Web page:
I know I’ve had a short break from my list of paintings; last week was a veritable whirlwind of prep for the Ashland Strawberry Faire! This is the second time I’ve worked at this faire after having worked at other various conventions and craft shows, and I have to say I’ve learned a lot! If you’re thinking about selling your work, or if you just want to hear about my mistakes, this post is my experience selling art at an outdoor craft show.
Before the show:
Preparation starts before you even sign up! I’ve learned that you have to try to get a table or a booth as soon as possible to avoid paying extra, or missing out on the good spots. I missed the “early registration” window this year, so I ended up paying $25 more than I could have if I’d signed up just a week earlier.
Before I sign up for a new show, I always try to find out if there is anyone else selling the same type of work as me. I don’t want to sell the same thing that plenty of others are selling, because it puts us in competition with each other and lowers the value of our work to our buyers. If I find out that someone else is selling paintings, I do some research to find out how similar their work is to mine. Then, if I feel as though we’re too similar, I try to differentiate my work as much as possible. I’ve never felt as though I was in direct competition with any other artist yet, but if that turned out to be the case, I would rather distance myself by getting a booth that’s far away(if the event is big enough), or skipping the event altogether.
Often, shows will also let you request certain spots. Scan the event map, if there is one, or try to talk to someone who knows where the good spots are. If you’re looking at a map, try to visualize where the flow of traffic will be. I neglected to request a specific booth number last year, so I ended up at the very end of the faire, near the porta-potties! Although my bladder and my small children were happy about that, there were far fewer people coming all the way down the lane to look at my art. This year, I remembered to request a specific booth. Since I was already late to sign up, I didn’t get the one that I asked for, but it was much closer to the center of the action than I got last year. Plus, I ended up in a (relatively)cool, shady spot, with plenty of space behind the booth for chairs and supplies. Since I enjoyed this faire, I’m going to put next year’s registration date in my calendar, so I can get the early-bird discount AND my new favorite spot!
I had plenty of paintings ready to sell, but I needed a way to display them in a way that looked professional and clean. You can buy grid panel walls that come with hangers to hold paintings, but they’re around $50 for each two-foot-wide panel! I’m not a “starving artist”, but I don’t have that kind of money to throw around! So we had to get creative. After thinking through many different options, my husband built me a set of sturdy display shelves for my paintings out of four simple wire shelves, some two-by-fours, and some bolts. And the result was perfect! The paintings simply sat on the “lip” of the underside of the shelves, with clear fishing line tied across the row of paintings so the wind wouldn’t knock them over. It was a nice-looking solution, that cost less than a quarter of the store-bought shelving!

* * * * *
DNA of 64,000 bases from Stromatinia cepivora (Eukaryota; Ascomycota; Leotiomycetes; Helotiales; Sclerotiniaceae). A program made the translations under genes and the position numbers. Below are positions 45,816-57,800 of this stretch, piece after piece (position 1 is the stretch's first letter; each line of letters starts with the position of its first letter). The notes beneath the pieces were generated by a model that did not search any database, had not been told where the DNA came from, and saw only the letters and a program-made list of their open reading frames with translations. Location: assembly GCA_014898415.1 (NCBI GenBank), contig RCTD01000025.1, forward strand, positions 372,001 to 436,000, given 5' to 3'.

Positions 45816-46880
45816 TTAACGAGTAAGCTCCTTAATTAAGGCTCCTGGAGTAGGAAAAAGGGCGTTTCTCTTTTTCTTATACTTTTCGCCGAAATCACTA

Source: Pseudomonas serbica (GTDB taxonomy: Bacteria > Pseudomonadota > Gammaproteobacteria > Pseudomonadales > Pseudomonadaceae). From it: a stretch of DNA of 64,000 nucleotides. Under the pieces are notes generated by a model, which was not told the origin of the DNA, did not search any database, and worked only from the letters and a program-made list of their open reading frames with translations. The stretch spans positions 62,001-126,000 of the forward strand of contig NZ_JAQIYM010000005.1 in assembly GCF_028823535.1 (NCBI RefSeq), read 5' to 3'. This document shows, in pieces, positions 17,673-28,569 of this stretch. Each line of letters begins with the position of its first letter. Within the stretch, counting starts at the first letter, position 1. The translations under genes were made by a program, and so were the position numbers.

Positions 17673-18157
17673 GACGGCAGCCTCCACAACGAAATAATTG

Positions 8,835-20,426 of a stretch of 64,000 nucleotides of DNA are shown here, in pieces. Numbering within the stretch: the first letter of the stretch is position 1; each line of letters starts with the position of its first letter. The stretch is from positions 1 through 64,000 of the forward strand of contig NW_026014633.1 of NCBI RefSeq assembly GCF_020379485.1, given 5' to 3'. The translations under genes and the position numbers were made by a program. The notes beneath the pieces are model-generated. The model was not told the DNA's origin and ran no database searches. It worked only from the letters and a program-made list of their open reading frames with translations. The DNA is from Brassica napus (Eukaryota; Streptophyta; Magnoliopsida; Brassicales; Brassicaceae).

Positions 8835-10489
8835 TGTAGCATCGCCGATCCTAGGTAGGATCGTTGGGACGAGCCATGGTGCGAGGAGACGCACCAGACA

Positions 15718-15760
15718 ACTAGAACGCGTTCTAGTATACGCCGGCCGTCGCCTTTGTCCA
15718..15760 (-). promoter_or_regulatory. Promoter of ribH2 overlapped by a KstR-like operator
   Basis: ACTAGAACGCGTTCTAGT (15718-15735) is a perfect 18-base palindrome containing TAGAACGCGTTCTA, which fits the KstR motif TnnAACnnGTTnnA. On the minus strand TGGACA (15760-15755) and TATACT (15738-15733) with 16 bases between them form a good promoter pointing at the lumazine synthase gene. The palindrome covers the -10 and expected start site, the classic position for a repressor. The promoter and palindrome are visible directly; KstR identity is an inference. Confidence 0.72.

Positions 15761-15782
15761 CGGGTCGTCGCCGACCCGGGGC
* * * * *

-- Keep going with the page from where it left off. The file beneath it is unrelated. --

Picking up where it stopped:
In the weeks before the faire, I also had prints made of some of my drawings. When selling original art, the bulk of your sales nearly always come from large pieces, even if you sell only a few, but I wanted to have some less expensive options available as well. Getting quality prints done of my paintings is prohibitively expensive, at least for now, but drawings are much easier to scan and reproduce. A good drawing also usually takes me much longer to do than a painting, which makes original drawings much harder for me to part with.
The days before the faire, I made my list of inventory and gathered everything I needed for my booth. Before this year’s event, I had a usual routine of making a mad dash to get everything together the night before(or, in a few sorry cases, the morning of!). I always ended up sweaty and exhausted before the show even started! But I think I’ve finally stumbled on the secret weapon: Lists! I listed everything I needed weeks in advance, and updated them constantly. This may not be big news to more organized folk, but I felt as though I was the first caveman to discover fire. By time the event rolled around, it was a simple task to gather together the items left on my list. Boom, done! Lists: Make them early, make them often.
We were allowed to set up the night before, so we brought our canopy, shelves, and table, and put everything together in our space. I had gotten everything I needed ready throughout the past couple weeks, so I was able to get to bed early enough for a good night’s sleep. And since we had done the heavy lifting the night before, setting up was much more relaxed!
After months of painting, weeks of preparation, blood, sweat, and tears, it was finally time for the big show! I went into my booth with a case full of paintings and a spring in my step, but even the best plans can’t prepare you for everything. Facebook “likes” are one thing, but I was about to put it all out there, for the whole world to see. I was nervous…What if nobody showed up, or worse… what if nobody liked my work?
Stay tuned for Part 2 on Friday!